Two people's vastly different experiences during the Cultural Revolution are the subject of this beautiful, sad novel by an internationally renowned Chinese writer and dissident not previously published in English. The protagonists are Liang Riu, a former university student and Red Guard who has lost his faith in the revolution, and Sunamei, a beautiful girl coming of age in a rural matrilineal community, home of the Mosuo people. Liang's and Sunamei's lives run parallel—but in sharp contrast—to each other. While Liang is being reeducated by tending water buffalo on a farm along with other intellectuals, Sunamei celebrates her skirt-wearing ceremony, a ritual that marks the beginning of adulthood. Liang is imprisoned as a counterrevolutionary; Sunamei takes her first axiao (lover). The Cultural Revolution, which dominates Liang's world, has barely touched Sunamei's: Forces that subdue an entire nation fail to exert the slightest influence over a small, backward community, though they try repeatedly. The government sends officials to enforce Communist morals, including traditional matrimony, among the Mosuo, but when they leave, things continue as before. One official, however, convinces Sunamei to join the county singing and dancing troupe. It is in the village where she lives with this troupe that she and Liang meet—he has been relocated there after being released from prison—and fall in love. Liang insists that they wed, although the concept of marriage doesn't exist in the Mosuo culture, and Sunamei never understands Liang's need to ``own'' her. The relationship is impossible because neither partner is willing or able to live in the other's world. Eventually, Sunamei goes back to her loving and peaceful community, Liang to his modern China, and the reader is left to decide which of the two is in fact more ``primitive.'' A lyrical work, both tragic and uplifting.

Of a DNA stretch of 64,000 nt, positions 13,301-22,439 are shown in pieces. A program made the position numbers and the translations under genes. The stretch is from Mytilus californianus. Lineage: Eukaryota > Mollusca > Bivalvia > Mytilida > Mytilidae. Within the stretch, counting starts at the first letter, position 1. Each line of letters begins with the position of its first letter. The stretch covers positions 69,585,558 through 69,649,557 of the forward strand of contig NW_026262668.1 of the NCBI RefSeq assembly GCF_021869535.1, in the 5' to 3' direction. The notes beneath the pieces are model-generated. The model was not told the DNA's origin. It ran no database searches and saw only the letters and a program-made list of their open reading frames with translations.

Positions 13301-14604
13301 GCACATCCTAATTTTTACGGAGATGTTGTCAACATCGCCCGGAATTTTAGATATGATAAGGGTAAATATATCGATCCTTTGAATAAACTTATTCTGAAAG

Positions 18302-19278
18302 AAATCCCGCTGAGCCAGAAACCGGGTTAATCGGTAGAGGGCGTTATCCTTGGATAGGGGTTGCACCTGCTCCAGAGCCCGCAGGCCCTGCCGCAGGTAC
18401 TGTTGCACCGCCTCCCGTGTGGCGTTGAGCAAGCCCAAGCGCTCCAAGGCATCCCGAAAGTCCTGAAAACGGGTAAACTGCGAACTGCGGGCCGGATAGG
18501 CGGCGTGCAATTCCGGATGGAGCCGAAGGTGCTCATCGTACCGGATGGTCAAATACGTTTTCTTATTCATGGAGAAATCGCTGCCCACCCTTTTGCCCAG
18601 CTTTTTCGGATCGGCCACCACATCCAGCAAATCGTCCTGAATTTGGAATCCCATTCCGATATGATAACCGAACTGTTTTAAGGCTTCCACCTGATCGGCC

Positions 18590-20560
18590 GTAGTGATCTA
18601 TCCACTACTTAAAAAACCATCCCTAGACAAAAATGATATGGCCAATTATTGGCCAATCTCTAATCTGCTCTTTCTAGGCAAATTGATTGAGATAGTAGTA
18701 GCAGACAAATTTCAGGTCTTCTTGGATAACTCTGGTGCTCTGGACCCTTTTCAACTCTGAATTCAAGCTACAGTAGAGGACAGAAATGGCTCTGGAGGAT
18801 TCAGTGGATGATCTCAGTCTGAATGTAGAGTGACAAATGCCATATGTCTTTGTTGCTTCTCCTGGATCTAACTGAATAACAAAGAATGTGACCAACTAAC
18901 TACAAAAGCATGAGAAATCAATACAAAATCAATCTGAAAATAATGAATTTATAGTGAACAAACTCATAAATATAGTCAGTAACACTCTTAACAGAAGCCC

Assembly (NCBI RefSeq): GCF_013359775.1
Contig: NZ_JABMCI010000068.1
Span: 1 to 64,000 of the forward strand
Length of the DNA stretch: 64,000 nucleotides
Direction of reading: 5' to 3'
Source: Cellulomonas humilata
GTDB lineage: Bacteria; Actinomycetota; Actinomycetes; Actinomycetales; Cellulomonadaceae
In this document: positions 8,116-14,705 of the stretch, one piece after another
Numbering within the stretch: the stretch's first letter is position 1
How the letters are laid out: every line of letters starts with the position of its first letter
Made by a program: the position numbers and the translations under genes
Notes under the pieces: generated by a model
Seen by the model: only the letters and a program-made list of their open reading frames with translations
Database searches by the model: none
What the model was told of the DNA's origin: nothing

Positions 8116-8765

Read full book review >